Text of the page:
That’s why the Community College Survey of Student Engagement (CCSSE), a nonprofit organization based at the University of Texas, surveys hundreds of community colleges every year to see how well they encourage things like group projects, class presentations, and interaction with faculty in and out of the classroom. It’s also why CCSSE results make up the bulk of Washington Monthly’s community college rankings.
For trade school educators, the revelation was nothing new. “The technical college faculty were saying, ‘What’s the big deal? We’ve been doing that for centuries,’ ” recalls Leslie Mercer, associate vice chancellor for research, planning, and effectiveness in Minnesota’s public higher education system. A trade school by tradition and a liberal arts college by choice, Saint Paul has demonstrated an uncanny flair for putting these state-of-the-art pedagogical ideas into practice.
The ethos starts with the way students and faculty interact. About two-thirds of Saint Paul students are either first-generation college-goers, of color, from low-income families, or some combination of the three. Many are immigrants, reflecting the area’s high concentration of Somalis and Hmong. Students like that tend to drown in impersonal lectures. So Saint Paul classes are small, averaging nineteen students. Teachers roam the rooms, providing guidance as students work on individual assignments and group projects. “You have to be approachable,” says Penny Starkey, a chemistry instructor, “willing to work closely with students.”
Rather than holding limited office hours and then retreating to their homes, teachers are regularly on campus with their office doors wide open. It’s not uncommon for instructors to give out their cell phone numbers and take calls and answer e-mails on weekends. Dan Paulnock, a popular speech teacher who has won several teaching awards, gives students a personal guarantee. “I tell my students that they have a lifetime warranty on my teaching,” he says. “I give them my cell phone number on my syllabus. And they can call that cell phone number at any time, as long as it’s not eleven at night or seven in the morning. I get calls constantly.”
Of course, all colleges have some inspiring teachers. What the CCSSE data show is how widespread effective teaching practices have become at Saint Paul College compared to the norm. For example, nearly all of the students surveyed at Saint Paul said they had discussed ideas or readings from class with their instructors outside of class time. At most two-year schools, close to half of the students never do this.
The interaction between faculty and students isn’t limited to academic pursuits—the college also encourages extracurricular activities and service projects that help students feel like they are part of a real community, not just a commuter school. Timothy Strand, a veteran carpenter, spends a huge amount of time with his students. “Especially in the trades, we’re with them from seven or eight in the morning till two in the afternoon,” Strand says. “We’re their mentor, their counselor—we help them solve problems.” That role extends out into the neighborhood as well: every year, Strand and his students remodel homes for a nonprofit that serves severely disabled people. “The halls have to be widened, the doors have to be widened, we put in special bathtubs,” Strand says. “We do one to five houses a year for them—whatever they need.”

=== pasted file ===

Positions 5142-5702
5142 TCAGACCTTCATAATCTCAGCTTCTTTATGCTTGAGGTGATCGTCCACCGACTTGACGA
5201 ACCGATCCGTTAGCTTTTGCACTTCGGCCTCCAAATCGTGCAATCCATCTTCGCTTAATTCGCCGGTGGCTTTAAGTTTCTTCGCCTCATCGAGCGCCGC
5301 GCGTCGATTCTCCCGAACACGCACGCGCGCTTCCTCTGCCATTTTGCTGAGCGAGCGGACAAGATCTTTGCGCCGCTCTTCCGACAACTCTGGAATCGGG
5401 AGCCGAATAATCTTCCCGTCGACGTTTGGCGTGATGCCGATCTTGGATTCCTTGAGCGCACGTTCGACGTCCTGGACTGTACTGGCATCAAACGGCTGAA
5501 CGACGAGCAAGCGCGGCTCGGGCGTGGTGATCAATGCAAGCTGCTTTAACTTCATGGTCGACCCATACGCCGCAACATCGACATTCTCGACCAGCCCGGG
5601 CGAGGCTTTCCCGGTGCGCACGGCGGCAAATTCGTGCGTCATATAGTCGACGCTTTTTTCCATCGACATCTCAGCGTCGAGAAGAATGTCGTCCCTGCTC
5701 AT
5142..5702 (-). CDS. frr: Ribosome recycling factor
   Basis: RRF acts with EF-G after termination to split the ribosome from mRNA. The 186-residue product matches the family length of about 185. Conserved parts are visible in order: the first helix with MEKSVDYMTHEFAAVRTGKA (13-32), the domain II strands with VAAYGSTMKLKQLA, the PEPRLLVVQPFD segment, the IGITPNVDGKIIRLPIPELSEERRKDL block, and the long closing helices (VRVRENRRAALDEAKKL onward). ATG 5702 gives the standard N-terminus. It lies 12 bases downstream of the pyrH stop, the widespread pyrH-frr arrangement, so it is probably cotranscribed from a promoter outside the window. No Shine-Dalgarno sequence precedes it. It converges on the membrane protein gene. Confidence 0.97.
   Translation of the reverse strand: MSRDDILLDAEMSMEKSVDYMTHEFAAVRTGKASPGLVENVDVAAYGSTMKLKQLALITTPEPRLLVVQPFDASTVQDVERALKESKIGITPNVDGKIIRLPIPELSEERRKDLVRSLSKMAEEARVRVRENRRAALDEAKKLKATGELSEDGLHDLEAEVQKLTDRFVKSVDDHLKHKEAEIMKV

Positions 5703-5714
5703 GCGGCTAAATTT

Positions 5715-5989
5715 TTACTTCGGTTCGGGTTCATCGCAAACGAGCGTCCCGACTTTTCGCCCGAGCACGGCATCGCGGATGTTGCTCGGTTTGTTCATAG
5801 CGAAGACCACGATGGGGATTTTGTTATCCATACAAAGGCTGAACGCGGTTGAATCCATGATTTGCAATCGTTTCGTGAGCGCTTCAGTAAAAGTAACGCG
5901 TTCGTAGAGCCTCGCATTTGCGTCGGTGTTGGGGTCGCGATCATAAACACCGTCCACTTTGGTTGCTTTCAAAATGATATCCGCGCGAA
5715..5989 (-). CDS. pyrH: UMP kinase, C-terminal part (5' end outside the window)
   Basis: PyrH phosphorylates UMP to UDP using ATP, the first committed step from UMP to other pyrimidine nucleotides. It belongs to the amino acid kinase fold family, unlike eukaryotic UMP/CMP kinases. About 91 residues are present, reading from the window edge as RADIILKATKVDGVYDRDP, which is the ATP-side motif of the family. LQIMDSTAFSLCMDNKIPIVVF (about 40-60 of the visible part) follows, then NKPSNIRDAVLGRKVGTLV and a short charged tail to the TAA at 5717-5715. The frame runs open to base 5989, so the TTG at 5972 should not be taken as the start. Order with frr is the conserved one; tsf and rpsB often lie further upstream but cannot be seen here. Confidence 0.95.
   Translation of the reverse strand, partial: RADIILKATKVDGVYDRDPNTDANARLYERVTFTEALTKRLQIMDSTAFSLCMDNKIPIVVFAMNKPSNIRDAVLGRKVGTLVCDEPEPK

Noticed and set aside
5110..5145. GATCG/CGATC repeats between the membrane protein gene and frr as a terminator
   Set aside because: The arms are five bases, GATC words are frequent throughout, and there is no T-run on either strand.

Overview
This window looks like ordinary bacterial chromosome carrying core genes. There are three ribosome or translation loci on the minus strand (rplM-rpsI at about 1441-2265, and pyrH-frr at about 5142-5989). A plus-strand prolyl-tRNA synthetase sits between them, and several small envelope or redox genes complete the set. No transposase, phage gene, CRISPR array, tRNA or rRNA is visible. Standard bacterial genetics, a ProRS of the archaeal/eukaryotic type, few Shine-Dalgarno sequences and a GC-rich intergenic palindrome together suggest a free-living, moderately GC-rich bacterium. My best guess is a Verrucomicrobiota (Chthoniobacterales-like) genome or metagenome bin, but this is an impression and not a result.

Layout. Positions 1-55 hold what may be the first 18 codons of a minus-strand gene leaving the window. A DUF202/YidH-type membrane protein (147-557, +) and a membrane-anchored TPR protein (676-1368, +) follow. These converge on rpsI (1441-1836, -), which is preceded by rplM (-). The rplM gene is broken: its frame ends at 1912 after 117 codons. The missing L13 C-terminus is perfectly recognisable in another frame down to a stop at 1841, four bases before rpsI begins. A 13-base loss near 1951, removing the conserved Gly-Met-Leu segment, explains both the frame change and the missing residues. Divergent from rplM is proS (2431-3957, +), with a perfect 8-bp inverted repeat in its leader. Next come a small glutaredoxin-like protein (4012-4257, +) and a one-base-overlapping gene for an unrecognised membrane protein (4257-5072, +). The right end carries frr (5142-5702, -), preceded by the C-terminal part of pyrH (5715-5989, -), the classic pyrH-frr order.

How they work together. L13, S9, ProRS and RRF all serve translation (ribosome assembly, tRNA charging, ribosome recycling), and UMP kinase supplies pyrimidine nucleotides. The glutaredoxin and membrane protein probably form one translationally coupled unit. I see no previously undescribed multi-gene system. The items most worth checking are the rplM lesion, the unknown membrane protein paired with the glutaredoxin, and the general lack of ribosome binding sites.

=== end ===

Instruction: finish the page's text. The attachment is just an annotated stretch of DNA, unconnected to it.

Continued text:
Again, this kind of experience is the norm. Ninety-three percent of Saint Paul students work with their instructors on activities other than coursework. Nationwide, about 70 percent of students at two-year schools say that they never do this. Ninety-eight percent of Saint Paul students say they’ve taught or tutored other students. Less than one-third of students nationwide have had the same experience.
Among the more than 650 community colleges nationwide surveyed by CCSSE, Saint Paul scored highest on “Active and Collaborative Learning.” In the trade classes at Saint Paul, welders join pieces of metal and culinary arts students prepare meals. In science courses, students build models of the endocrine system and chart the readings of an EKG. Hands-on projects are such a part of school culture that every year the school holds an arts and sciences fair. Ninety-eight percent of students say they’ve worked together on projects outside of class. Nationally, only about 60 percent of students at two-year schools say this. Saint Paul students have a distinct edge in this equation: the modern workplace is rarely solitary, and employers value people who know how to work in teams.
No rules at Saint Paul dictate how many projects teachers must assign, or how they must run their classrooms. But the college does have a strong set of expectations and policies that reinforce this kind of teaching. The administration gives awards to teachers who come up with innovative new classroom methods, and the teachers control a staff development fund to pay for ongoing education. An internal Center for Teaching and Learning helps instructors improve their skills. And the school has veteran teachers mentor new ones, so they can pass on the shared educational values of the school.
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